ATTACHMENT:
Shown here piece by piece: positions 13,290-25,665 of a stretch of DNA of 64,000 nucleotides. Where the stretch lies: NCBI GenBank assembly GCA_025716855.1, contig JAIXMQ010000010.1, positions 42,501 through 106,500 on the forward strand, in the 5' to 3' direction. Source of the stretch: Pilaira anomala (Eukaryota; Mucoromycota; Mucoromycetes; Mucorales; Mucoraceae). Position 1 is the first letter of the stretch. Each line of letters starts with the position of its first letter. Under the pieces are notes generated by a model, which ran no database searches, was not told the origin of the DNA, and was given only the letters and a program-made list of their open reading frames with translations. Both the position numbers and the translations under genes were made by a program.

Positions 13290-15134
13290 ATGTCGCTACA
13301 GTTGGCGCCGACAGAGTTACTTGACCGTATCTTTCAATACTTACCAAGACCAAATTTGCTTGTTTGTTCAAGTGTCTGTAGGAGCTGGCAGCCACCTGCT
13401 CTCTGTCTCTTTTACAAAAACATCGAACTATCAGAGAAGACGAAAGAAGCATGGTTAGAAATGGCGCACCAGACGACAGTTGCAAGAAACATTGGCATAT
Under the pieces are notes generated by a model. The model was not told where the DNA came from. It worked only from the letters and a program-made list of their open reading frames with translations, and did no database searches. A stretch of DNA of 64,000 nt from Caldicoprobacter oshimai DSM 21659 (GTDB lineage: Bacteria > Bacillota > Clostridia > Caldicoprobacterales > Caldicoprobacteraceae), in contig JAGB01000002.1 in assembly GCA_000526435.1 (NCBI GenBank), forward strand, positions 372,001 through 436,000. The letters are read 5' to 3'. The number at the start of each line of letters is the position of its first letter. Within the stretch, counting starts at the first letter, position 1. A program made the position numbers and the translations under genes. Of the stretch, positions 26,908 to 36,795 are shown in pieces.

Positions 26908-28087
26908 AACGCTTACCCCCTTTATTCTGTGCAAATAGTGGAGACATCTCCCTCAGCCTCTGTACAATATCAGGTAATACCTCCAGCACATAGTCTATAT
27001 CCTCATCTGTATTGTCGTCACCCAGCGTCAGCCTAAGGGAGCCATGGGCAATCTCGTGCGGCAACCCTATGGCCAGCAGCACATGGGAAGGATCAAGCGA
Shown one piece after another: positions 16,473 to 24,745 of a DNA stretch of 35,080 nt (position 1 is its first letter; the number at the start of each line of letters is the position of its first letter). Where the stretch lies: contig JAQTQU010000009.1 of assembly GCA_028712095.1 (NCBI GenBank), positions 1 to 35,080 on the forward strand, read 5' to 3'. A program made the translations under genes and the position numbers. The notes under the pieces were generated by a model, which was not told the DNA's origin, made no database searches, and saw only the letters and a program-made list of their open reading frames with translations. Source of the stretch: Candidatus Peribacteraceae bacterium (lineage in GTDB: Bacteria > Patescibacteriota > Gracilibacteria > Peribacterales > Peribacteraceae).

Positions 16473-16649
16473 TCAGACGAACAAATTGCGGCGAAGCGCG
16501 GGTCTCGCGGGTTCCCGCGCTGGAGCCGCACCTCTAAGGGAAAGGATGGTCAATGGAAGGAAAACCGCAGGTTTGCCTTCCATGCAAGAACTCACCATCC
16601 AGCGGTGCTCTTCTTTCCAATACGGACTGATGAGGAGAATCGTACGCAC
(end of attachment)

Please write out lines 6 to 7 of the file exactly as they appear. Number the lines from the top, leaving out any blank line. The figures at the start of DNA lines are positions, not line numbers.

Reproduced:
Under the pieces are notes generated by a model. The model was not told where the DNA came from. It worked only from the letters and a program-made list of their open reading frames with translations, and did no database searches. A stretch of DNA of 64,000 nt from Caldicoprobacter oshimai DSM 21659 (GTDB lineage: Bacteria > Bacillota > Clostridia > Caldicoprobacterales > Caldicoprobacteraceae), in contig JAGB01000002.1 in assembly GCA_000526435.1 (NCBI GenBank), forward strand, positions 372,001 through 436,000. The letters are read 5' to 3'. The number at the start of each line of letters is the position of its first letter. Within the stretch, counting starts at the first letter, position 1. A program made the position numbers and the translations under genes. Of the stretch, positions 26,908 to 36,795 are shown in pieces.

Positions 26908-28087